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From left to right: NCCER president Dan Bennet, ABC safety director (and current NCCER president) Don Whyte and ABC national president/NCCER chairman Joe Ivey display the Business Roundtable's Industry Association Safety Award in 1993.[/caption] By Daniele Dixon, Director of Product Development at NCCER The importance of safety in the construction industry cannot be overstated, which is why it has been so deeply embedded in NCCER’s mission from the beginning. NCCER’s construction site safety programs were created to offer safety training and certification programs for the construction industry. Originally offered in the early-1990s as part of Associated Builders and Contractors’ (ABC) Construction Education Foundation, the construction site safety programs earned ABC the Business Roundtable’s Industry Association Safety Award in 1993. In recognition of support from the owner community, these programs continued to evolve after they were rolled over to NCCER in 1996. Safety Orientation The first safety-related publication NCCER and its publishing partner, Pearson, released was Safety Orientation in 1998. Originally an 8-hour program, the Safety Orientation Pocket Guide was developed to provide employees with best practices for specific hazards on new and existing job assignments. The Safety Orientation program was revised into a 10-hour program in 2004 to meet OSHA’s requirements for a 10-hour construction industry training program. This meant that instructors who were OSHA-500 certified could issue trainees a 10-hour OSHA card upon successful completion of the program. As of 2014, 45,000 individuals were issued this card along with Construction Site Safety Orientation certificates. The program has been NCCER’s most utilized safety program, so to make access to it even more widespread, NCCER merged its content into the Basic Safety module of Core Curriculum. Although Basic Safety always included OSHA 10 training, the module now has incorporated content from Safety Orientation Field Safety The purpose of the Field Safety program is to provide necessary safety task training to all field personnel. Originally known as Safety Technician, the program was revised in 2003 and retitled Field Safety. Field Safety was later revised from a three-volume to a one-volume program in 2013 and covers topics such as hazard communication, fall protection, materials handling and safety for electrical, steel, concrete, masonry and heavy equipment. Construction Site Safety Supervisor certificates are awarded to individuals who successfully complete the Field Safety program. Safety Technology construction_site_safety_lgOriginally the 40-hour Safety Supervisor program, Safety Technology was revised and renamed in 2003 to provide instruction on how to implement and administer a company safety program. It is designed not just for safety directors, but for field managers, safety committees, owner safety representatives and insurance or loss control representatives. Safety Technology is in the process of undergoing another revision for release in 2017. The program will be condensed from 18 modules to 10, updated to the latest standards and industry practices and will include information on how to develop a quality safety culture. Currently, successful completion of Field Safety and 11 specific modules of Safety Technology can result in a Construction Site Safety Technician certificate. The Construction Site Safety Technician certificate is becoming more in demand, particularly in the Gulf Coast region. In Texas, for example, a major petrochemical owner has contractually written into its bid specifications that contractors must have an NCCER Construction Site Safety Technician on their job site. As a result, increased demand in the area has led Safety Advantage, an NCCER Accredited Training Sponsor, to conduct eight Construction Site Safety Technician classes a year with over 200 attendees in each class. The Safety Council of Texas City takes the training a step further by combining additional curriculum to issue a 30-hour OSHA card. Upon completion, trainees are introduced to the community college system where they can obtain an occupational health and safety certificate, which puts them on the path to become a safety and health professional. Not only has NCCER’s Construction Site Safety Technician been in high demand along the Gulf Coast with petrochemical firms, but there has also been increasing demand and interest from non-industrial organizations. Federal contractors, such as the Army Corps of Engineers, have included the Construction Site Safety Technician in their bid packages as well. Having a safe and productive workforce is critical in the construction industry, which is why safety is so deeply embedded throughout all NCCER curricula, regardless of the craft. Craft professionals who successfully complete an entire NCCER craft program will receive, on average, at least 30 hours of safety training. As safety practices advance over time, NCCER’s construction site safety programs will continue to adapt to these changes while meeting the needs of our industry. Cover1605For the rest of the story, read the full article in NCCER’s Cornerstone magazine.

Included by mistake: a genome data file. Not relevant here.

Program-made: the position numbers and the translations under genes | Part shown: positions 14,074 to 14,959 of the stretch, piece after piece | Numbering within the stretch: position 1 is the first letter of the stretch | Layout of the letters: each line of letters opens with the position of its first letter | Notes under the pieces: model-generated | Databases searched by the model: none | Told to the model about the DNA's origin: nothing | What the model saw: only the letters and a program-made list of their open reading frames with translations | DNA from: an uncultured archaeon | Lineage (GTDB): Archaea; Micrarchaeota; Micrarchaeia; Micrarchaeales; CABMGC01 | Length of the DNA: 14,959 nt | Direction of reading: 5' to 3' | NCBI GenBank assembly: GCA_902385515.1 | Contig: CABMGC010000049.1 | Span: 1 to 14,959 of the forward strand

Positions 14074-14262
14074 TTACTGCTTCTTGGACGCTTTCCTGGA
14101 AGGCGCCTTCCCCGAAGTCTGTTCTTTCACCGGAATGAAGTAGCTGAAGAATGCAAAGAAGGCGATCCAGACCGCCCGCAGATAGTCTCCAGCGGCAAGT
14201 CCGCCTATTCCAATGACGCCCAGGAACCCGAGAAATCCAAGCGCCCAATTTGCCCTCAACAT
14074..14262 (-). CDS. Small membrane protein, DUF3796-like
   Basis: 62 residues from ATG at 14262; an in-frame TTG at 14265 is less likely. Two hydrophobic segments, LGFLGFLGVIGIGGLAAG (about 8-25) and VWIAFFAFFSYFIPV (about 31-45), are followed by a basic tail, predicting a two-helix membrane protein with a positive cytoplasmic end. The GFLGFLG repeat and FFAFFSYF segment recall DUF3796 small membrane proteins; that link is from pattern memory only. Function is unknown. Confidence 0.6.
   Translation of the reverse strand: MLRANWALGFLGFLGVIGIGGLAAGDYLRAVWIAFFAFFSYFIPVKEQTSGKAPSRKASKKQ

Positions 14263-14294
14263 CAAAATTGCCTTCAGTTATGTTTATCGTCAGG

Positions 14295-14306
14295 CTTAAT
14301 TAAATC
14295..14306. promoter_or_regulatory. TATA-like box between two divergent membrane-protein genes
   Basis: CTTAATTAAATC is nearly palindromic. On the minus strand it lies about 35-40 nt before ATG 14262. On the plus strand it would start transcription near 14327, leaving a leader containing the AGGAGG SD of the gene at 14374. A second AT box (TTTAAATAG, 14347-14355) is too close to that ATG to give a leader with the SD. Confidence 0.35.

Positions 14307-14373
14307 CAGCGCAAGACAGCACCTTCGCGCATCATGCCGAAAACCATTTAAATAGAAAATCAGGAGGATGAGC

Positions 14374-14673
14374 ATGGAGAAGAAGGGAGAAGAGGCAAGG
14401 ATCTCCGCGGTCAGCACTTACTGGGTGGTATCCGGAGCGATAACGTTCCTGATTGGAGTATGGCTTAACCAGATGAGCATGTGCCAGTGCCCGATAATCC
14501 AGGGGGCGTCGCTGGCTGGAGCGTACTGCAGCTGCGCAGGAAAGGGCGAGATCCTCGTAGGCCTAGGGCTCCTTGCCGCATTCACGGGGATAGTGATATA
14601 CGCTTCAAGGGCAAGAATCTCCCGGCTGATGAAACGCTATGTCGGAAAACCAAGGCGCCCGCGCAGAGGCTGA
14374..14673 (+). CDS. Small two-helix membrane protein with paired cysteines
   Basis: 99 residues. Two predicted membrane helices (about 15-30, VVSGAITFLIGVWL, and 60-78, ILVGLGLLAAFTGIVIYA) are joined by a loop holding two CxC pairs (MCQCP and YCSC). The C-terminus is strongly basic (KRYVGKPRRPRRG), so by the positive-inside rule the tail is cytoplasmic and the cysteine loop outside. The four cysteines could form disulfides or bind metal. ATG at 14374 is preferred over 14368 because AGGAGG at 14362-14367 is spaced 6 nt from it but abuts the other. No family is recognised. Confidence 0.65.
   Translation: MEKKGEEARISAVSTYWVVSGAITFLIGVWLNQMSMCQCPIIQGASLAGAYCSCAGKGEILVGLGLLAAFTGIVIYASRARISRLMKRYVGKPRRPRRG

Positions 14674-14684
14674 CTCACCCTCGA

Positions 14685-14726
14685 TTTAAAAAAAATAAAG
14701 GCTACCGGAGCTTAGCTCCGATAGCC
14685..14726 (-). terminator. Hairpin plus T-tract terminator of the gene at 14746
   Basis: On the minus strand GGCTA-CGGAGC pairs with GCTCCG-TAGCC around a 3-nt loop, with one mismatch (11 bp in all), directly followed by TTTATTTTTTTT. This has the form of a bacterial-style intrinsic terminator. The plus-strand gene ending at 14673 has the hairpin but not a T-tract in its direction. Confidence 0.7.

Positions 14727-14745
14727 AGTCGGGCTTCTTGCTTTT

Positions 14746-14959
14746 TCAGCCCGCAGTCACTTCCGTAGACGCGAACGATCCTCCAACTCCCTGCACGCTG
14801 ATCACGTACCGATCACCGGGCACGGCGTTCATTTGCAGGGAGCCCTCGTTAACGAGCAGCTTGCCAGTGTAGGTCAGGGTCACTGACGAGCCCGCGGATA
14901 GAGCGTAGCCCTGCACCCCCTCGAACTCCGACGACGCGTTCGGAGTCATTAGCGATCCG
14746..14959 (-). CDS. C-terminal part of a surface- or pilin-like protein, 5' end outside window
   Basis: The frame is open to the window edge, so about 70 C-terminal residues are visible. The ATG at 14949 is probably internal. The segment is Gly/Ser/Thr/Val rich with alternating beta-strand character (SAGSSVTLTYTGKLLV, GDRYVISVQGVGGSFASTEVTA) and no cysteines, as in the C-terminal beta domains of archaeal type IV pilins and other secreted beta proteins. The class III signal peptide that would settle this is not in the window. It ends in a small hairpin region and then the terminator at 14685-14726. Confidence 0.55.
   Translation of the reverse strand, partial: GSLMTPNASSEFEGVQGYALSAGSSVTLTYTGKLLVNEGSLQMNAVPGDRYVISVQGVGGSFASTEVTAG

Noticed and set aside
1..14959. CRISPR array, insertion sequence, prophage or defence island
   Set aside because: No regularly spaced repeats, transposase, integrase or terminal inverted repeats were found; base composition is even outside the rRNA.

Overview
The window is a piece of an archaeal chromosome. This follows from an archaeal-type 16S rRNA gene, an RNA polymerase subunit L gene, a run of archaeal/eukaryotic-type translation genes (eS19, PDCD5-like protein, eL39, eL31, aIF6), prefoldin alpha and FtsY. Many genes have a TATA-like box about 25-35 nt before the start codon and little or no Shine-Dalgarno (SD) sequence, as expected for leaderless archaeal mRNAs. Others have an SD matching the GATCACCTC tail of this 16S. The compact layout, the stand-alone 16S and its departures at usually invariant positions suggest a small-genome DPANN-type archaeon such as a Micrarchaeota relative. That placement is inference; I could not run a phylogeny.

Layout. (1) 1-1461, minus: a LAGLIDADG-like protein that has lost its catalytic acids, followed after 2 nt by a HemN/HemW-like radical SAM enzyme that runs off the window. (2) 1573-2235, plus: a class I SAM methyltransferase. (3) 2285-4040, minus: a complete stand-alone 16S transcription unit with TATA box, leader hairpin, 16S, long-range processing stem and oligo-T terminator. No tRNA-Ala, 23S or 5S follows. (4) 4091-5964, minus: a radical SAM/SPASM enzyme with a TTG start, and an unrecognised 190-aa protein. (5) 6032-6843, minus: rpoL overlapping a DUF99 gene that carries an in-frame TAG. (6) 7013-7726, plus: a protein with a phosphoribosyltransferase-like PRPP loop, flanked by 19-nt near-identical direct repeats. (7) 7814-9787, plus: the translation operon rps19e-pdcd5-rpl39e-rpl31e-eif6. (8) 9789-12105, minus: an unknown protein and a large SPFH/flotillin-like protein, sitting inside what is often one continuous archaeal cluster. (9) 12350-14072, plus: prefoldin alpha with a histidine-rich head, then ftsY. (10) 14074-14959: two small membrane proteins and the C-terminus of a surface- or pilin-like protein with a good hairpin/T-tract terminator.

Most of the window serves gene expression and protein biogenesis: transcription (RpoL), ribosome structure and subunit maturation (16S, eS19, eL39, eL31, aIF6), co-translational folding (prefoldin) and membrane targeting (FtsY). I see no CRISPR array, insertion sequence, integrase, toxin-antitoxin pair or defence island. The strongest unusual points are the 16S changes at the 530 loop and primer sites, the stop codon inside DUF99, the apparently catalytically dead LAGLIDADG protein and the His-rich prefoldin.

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  1. Mi L. Falgoust | May 19, 2017
    Such a nice article, we liked it very much.

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    About NCCER

    NCCER develops standardized construction and maintenance curricula and assessments with portable credentials. These credentials are tracked through NCCER’s National Registry which allows organizations and companies to track the qualifications of their craft professionals and/or check the qualifications of possible new hires. The National Registry also assists craft professionals by maintaining their records in a secure database.